The rules represent the city’s attempt to find a compromise between two groups: Neighbors who say large parties in short-term rentals create noise and parking headaches and property owners who thought the proposed rules were too restrictive.

The city decided to draft rules after the Legislature passed a law in 2019 preventing cities from banning short-term rentals, initially proposing rules that would have required that property owners live in the rentals.

The pandemic put a halt to the work, but city officials picked it up again in January and property owners made clear their opposition to the residency requirement.

The new proposed rules, approved by the Lincoln-Lancaster County Planning Commission, scrapped the residency requirement but included the 600-foot spacing rule — the equivalent of about two city blocks — for all properties except those in commercially zoned areas. That primarily includes downtown high-rises.

The proposed rules also exempted complexes with more than 100 units from the spacing requirement, though large units in both commercial and residential areas would have been limited to having no more than 10% of their units used as short-term rentals.

On Monday, City Councilman Richard Meginnis proposed two changes: doing away with the 600-foot spacing rule for at least a year and eliminating the 10% occupancy requirement for commercial high-rises. Those in residential areas would still have to abide by the occupancy limits.

Meginnis’ amendment requires that the city track short-term rental activity and review the spacing rule — or lack thereof — after a year and make changes if necessary.

Among the problems with the 600-foot rule, he said, is that it would prohibit duplex owners from using both units as short-term rentals.

Councilwoman Jane Raybould said she supported Meginnis’ amendment because of the review provision and the fact that the new rules allow the city to revoke licenses of short-term rental users if they have more than three verified complaints in a year.

The new rules require the short-term rentals be licensed annually and pay a $250 registration fee each year. 

“We are going to watch this very carefully,” Raybould said. “Over this year we are going to reassess and reevaluate.”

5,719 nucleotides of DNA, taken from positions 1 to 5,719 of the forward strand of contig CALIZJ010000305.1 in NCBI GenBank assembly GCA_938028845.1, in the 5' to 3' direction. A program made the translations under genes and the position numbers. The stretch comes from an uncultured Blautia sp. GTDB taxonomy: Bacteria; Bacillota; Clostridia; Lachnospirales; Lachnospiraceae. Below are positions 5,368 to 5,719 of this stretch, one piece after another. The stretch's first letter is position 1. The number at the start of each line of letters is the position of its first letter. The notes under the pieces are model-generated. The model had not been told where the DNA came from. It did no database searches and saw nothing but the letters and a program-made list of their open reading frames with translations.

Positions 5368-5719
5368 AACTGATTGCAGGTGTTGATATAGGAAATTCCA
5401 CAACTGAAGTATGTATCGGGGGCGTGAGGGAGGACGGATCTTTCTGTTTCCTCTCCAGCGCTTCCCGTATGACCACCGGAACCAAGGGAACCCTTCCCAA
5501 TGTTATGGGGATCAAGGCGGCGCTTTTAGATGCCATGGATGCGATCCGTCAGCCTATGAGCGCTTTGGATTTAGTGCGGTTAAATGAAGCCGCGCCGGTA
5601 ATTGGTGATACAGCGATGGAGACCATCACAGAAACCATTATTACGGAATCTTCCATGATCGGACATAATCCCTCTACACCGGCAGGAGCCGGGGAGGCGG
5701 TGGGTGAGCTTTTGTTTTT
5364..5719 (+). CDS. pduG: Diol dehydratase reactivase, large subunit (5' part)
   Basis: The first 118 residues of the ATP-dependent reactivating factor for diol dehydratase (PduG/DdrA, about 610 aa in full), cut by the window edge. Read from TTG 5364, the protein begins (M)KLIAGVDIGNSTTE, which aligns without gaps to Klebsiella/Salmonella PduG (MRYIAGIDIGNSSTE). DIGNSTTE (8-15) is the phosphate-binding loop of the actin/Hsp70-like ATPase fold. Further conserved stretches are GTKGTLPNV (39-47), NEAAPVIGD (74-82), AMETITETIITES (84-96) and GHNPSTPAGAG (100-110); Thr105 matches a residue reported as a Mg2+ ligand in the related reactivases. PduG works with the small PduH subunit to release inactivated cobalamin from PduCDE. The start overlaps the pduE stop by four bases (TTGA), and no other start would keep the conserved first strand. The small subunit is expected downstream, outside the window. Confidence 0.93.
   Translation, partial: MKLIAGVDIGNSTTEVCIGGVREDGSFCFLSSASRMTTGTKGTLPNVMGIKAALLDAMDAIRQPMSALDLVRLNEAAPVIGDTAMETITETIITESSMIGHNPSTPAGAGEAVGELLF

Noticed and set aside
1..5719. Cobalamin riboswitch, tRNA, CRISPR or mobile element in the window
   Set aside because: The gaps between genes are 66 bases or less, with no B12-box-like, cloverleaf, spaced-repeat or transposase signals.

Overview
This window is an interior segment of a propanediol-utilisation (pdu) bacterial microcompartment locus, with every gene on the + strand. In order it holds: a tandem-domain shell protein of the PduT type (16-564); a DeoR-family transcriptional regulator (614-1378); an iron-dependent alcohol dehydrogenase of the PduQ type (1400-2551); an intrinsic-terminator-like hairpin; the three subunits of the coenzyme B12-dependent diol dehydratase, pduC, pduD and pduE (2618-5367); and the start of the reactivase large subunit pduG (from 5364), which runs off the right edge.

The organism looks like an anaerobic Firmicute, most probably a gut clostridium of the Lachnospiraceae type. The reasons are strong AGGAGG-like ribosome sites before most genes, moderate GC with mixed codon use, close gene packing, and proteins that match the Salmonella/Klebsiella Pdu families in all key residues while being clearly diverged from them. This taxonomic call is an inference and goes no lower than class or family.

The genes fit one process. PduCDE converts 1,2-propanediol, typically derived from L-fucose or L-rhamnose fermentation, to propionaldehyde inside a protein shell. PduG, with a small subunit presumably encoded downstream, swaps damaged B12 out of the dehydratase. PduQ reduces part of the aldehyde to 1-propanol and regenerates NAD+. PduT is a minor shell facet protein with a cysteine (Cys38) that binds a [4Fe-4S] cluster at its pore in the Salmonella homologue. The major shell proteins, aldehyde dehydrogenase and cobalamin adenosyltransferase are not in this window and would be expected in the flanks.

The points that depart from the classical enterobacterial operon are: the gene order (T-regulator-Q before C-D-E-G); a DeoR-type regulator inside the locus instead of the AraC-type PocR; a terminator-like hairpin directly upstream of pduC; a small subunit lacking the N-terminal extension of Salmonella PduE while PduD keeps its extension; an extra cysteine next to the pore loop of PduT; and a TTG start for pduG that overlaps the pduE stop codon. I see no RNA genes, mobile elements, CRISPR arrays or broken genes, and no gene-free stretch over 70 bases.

Raybould took issue with people who testified at last week's council meeting and suggested the 600-foot spacing rule violated the 2019 law that prevents cities from banning short-term rentals. The new law clearly allows them, she said.

“We do have the authority to come up with rules and regulations that impact our municipality,” she said.

Meginnis’ amendment on eliminating the spacing requirement passed by a narrow margin, with Bennie Shobe, James Michael Bowers and Tammy Ward voting against it.

Ward noted that the Near South Neighborhood Association supported the new rules that include the spacing requirement. She also said noise and parking problems caused by the short-term rental near one man's home prompted him to move because the city couldn't do anything without rules in place. 

The council unanimously supported Meginnis' amendment to eliminate the 10% occupancy requirement in downtown high-rises and other commercially-zoned property. And despite concerns with Meginnis' spacing amendment, council members unanimously approved the new rules.

City officials said a 4% occupancy tax — the same one hotels pay — would generate about $10,000 a year and offset the cost of electronic collection and tracking of the rentals.

Lots of questions, some concerns about proposed 600-foot spacing between short-term rentals
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'Incredible visionary and thinker' – Leader of Lincoln Community Foundation will retire this year

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Local government reporter

Margaret Reist is a Lincoln native, the mom of three high school graduates now navigating college and an education junkie who covers students, teachers and policymakers inside and outside the K-12 classroom.